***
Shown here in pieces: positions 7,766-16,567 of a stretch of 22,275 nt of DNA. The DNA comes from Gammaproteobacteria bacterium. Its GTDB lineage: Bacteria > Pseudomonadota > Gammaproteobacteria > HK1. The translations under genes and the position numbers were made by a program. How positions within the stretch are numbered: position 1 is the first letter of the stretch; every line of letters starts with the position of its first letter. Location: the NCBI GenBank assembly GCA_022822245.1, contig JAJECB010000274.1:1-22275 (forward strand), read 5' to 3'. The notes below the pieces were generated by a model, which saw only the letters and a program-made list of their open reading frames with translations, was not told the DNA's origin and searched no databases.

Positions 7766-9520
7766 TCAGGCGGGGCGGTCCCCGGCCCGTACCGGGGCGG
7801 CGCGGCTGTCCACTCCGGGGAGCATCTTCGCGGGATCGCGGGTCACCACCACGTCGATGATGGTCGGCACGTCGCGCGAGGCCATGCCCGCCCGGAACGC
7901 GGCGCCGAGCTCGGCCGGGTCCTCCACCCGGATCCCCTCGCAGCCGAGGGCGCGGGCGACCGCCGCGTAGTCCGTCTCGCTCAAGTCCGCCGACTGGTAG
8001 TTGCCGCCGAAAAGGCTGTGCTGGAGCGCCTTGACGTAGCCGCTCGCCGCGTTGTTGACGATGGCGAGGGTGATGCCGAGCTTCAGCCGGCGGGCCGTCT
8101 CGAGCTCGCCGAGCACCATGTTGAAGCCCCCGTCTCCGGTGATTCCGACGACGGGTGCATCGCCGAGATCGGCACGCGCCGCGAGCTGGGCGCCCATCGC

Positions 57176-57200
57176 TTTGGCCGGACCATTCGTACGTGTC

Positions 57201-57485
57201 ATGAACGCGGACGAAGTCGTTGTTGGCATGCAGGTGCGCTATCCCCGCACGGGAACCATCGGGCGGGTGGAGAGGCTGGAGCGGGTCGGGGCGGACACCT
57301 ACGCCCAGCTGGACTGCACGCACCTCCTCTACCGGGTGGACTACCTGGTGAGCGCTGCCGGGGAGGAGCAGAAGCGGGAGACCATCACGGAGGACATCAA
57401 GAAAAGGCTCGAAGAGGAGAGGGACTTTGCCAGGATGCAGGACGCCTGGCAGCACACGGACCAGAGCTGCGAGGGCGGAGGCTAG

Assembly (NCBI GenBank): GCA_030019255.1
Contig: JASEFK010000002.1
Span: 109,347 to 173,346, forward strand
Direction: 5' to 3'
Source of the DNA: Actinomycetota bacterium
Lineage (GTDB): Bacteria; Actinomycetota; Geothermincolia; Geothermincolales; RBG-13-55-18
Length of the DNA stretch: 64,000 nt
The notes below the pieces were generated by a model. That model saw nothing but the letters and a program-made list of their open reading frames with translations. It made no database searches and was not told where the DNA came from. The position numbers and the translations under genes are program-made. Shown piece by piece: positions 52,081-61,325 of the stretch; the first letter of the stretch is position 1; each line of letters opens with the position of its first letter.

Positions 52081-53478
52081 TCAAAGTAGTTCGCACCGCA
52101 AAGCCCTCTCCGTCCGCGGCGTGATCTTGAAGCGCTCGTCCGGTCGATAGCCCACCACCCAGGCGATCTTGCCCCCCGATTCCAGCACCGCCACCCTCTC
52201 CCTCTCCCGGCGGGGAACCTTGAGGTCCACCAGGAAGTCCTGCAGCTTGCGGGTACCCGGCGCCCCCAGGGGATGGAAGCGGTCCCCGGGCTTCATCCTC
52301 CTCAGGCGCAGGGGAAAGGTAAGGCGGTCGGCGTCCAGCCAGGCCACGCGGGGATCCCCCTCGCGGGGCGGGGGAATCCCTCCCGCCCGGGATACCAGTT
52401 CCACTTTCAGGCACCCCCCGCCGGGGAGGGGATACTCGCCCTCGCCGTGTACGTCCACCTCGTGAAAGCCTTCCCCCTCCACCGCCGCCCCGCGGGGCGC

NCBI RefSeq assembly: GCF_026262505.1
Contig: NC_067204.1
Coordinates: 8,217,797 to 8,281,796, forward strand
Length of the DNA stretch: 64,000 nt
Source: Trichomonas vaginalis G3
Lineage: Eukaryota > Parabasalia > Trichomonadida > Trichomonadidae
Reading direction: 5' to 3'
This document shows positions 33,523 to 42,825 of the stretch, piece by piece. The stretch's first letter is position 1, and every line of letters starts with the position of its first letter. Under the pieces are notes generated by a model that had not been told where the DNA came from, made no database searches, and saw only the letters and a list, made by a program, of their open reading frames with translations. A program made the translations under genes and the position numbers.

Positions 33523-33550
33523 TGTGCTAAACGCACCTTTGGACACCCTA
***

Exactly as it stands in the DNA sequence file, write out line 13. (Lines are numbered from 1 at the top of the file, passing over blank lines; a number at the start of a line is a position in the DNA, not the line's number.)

57401 GAAAAGGCTCGAAGAGGAGAGGGACTTTGCCAGGATGCAGGACGCCTGGCAGCACACGGACCAGAGCTGCGAGGGCGGAGGCTAG